CD: Many readers of EN World are D&D and Pathfinder players. What would you say if they asked why should they should try the Lords of the Middle Sea RPG?
JD:
Basic Roleplaying provides a gritty, yet intuitive rules set, and the lethality makes every combat a dangerous one. There are few "dull" fights, and no one is immune to being killed. The appeal of a vehicle-based campaign is hopefully a strong one and something that traditional D&D/Pathfinder gameplay doesn't generally offer. When running Pendragon and RuneQuest for D&D/Pathfinder players, I often find that the most interesting thing to them, system-wise, is personality traits. The idea of having a Loyalty or Fear you can invoke that helps you succeed mechanically is not particularly common to most flavors of D&D.

CD: When and where will the Lords of the Middle Sea RPG be available?
JD:
Chaosium notoriously does not give specific dates until a product is done being printed and on the boat (or in the trucks, as we do a lot of printing in Europe now). This game is not on the boat yet. Most likely look for it in the middle of 2021, maybe a bit later in the year based on making sure it does not collide with other big Chaosium releases. It will be available as a .PDF first, then via pre-order, from chaosium.com and at your local game stores. Usually things reach Amazon somewhat later than that. Since Chaosium has a .PDF discount program, we offer a free .PDF to people who preorder a book once it's at the printer, and we offer a discount of the cost of the .PDF if you order the print version later, also through chaosium.com's online store. The best place to look for more information is on Chaosium's Facebook or Twitter accounts.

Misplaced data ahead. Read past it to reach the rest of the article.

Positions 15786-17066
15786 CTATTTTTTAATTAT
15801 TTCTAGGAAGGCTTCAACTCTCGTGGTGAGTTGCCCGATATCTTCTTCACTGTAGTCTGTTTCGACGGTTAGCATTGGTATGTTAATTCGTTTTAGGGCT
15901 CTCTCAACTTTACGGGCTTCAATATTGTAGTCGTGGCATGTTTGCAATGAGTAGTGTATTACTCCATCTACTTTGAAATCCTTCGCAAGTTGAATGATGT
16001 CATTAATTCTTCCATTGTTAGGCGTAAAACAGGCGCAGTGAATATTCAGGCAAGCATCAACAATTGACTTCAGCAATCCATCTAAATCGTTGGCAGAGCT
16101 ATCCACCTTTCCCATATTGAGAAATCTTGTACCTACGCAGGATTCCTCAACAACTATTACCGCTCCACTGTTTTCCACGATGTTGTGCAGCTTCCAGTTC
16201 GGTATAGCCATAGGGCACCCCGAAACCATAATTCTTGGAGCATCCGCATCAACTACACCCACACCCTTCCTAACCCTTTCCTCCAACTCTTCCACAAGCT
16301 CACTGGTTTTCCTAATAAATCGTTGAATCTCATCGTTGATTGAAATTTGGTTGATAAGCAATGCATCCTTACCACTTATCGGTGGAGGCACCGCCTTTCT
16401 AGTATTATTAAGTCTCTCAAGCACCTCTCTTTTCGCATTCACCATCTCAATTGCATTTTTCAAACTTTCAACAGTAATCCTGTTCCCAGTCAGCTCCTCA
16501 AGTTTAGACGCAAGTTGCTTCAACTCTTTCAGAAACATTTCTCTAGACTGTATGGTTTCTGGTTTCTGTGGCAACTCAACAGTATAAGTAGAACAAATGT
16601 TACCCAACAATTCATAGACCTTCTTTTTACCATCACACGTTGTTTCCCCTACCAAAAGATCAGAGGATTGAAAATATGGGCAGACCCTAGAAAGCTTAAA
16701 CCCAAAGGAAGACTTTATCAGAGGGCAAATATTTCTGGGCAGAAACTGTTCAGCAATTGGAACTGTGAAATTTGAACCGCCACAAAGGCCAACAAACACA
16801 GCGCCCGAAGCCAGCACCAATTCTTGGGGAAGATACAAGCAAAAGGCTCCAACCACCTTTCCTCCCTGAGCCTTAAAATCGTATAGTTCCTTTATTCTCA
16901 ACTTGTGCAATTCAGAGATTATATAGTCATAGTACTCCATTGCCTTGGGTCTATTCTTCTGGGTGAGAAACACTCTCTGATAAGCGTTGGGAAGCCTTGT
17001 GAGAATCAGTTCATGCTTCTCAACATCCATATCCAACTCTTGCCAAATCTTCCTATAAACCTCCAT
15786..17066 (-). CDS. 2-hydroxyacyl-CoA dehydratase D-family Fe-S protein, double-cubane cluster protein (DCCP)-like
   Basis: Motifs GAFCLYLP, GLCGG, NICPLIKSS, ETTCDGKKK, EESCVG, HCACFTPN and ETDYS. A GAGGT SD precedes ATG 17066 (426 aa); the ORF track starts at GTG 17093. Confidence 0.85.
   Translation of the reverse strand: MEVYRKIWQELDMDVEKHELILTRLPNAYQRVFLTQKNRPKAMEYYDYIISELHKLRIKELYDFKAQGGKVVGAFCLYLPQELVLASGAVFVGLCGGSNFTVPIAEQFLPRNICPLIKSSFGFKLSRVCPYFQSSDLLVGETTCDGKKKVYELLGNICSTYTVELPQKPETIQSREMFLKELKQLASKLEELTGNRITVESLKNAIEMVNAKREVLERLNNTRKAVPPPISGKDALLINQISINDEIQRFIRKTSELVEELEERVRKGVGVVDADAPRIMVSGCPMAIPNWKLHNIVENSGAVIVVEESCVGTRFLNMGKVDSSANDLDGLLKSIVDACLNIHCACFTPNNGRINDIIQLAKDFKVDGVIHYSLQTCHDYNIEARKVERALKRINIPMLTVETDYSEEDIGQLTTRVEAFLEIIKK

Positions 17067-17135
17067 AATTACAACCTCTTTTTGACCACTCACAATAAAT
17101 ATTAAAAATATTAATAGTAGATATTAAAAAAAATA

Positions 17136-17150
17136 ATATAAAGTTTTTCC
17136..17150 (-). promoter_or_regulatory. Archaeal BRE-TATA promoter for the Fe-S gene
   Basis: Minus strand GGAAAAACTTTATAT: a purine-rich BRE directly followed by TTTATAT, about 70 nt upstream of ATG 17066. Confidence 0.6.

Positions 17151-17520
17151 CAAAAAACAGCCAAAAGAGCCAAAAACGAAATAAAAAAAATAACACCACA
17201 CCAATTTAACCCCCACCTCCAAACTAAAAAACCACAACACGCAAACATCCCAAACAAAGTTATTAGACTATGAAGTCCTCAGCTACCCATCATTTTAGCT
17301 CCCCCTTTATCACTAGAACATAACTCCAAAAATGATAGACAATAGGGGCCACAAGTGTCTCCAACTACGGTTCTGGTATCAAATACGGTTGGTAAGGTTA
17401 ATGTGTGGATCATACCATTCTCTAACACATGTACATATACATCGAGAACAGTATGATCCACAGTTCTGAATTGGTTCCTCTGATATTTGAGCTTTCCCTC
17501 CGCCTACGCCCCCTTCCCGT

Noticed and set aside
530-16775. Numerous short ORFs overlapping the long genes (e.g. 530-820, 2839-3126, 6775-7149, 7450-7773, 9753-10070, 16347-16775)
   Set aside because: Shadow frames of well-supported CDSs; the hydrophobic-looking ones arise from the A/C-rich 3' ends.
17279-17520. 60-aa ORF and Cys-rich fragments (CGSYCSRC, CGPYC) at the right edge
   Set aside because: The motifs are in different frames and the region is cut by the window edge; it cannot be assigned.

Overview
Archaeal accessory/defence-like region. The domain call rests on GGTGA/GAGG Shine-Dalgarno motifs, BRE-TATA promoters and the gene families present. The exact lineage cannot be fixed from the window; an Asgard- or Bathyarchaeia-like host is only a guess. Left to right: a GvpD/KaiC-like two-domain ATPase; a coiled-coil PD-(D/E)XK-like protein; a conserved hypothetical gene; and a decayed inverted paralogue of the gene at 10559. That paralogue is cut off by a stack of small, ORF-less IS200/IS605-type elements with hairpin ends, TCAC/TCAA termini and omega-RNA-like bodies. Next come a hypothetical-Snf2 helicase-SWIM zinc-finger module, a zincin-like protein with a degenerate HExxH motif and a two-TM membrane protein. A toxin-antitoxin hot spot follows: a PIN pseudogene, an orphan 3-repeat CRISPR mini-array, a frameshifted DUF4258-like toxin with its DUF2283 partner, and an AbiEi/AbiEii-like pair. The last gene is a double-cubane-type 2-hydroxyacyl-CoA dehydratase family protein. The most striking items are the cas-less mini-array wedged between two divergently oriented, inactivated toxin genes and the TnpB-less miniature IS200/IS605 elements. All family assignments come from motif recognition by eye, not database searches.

CD: Thank you for discussing the Lords of the Middle Sea RPG with me. Any final comments you’d like to share with the readers of EN World?
JD:
Happy to discuss the game! Writing about it makes me even more excited about the game, and eager to dig into fleshing out the world and setting for the core book. In my opinion, this is one of the nicest versions of the Basic Roleplaying game rules, and the playtests have shown we have something really special. I look forward to sharing more about the game when it's ready.

Many thanks to Michael O'Brien for setting up the interview and Jason Durall for sharing everything about the Lords of the Middle Sea Roleplaying Game. If you want to pitch a BRP adventure for the setting visit Chaosium’s website.
 
Charles Dunwoody

Comments

foolcat

Villager
Reading Jason‘s description of the setting, I felt strongly reminded of the film Castle in the Sky by Hayao Miazaki/Studio Ghibli. Fantastic airships, their intrepid, yet quirky crews, ship-to-ship combat up high in the clouds, or just the fight for survival against the unrelenting elements... (assuming there will be rules for battling adverse weather conditions). The Netflix series Drifting Dragons/Quin Zaza (Kūtei Doragonzu) also lends itself as a source of inspiration of how the troubles and tribulations of an airborne crew of adventurers invested in a common economic endeavor could look like.

Lords of the Middle Sea sounds like an intriguing setting, and I will look forward to it.
 

Reading Jason‘s description of the setting, I felt strongly reminded of the film Castle in the Sky by Hayao Miazaki/Studio Ghibli. Fantastic airships, their intrepid, yet quirky crews, ship-to-ship combat up high in the clouds, or just the fight for survival against the unrelenting elements... (assuming there will be rules for battling adverse weather conditions). The Netflix series Drifting Dragons/Quin Zaza (Kūtei Doragonzu) also lends itself as a source of inspiration of how the troubles and tribulations of an airborne crew of adventurers invested in a common economic endeavor could look like.

Lords of the Middle Sea sounds like an intriguing setting, and I will look forward to it.
I agree. I also wasn't excepting this RPG and it hits all the right buttons for me. This one should be a winner.
 


COMING SOON: 5 Plug-In Settlements for your 5E Game

Advertisement1

Latest threads

COMING SOON: 5 Plug-In Settlements for your 5E Game

Advertisement2

Advertisement4

Top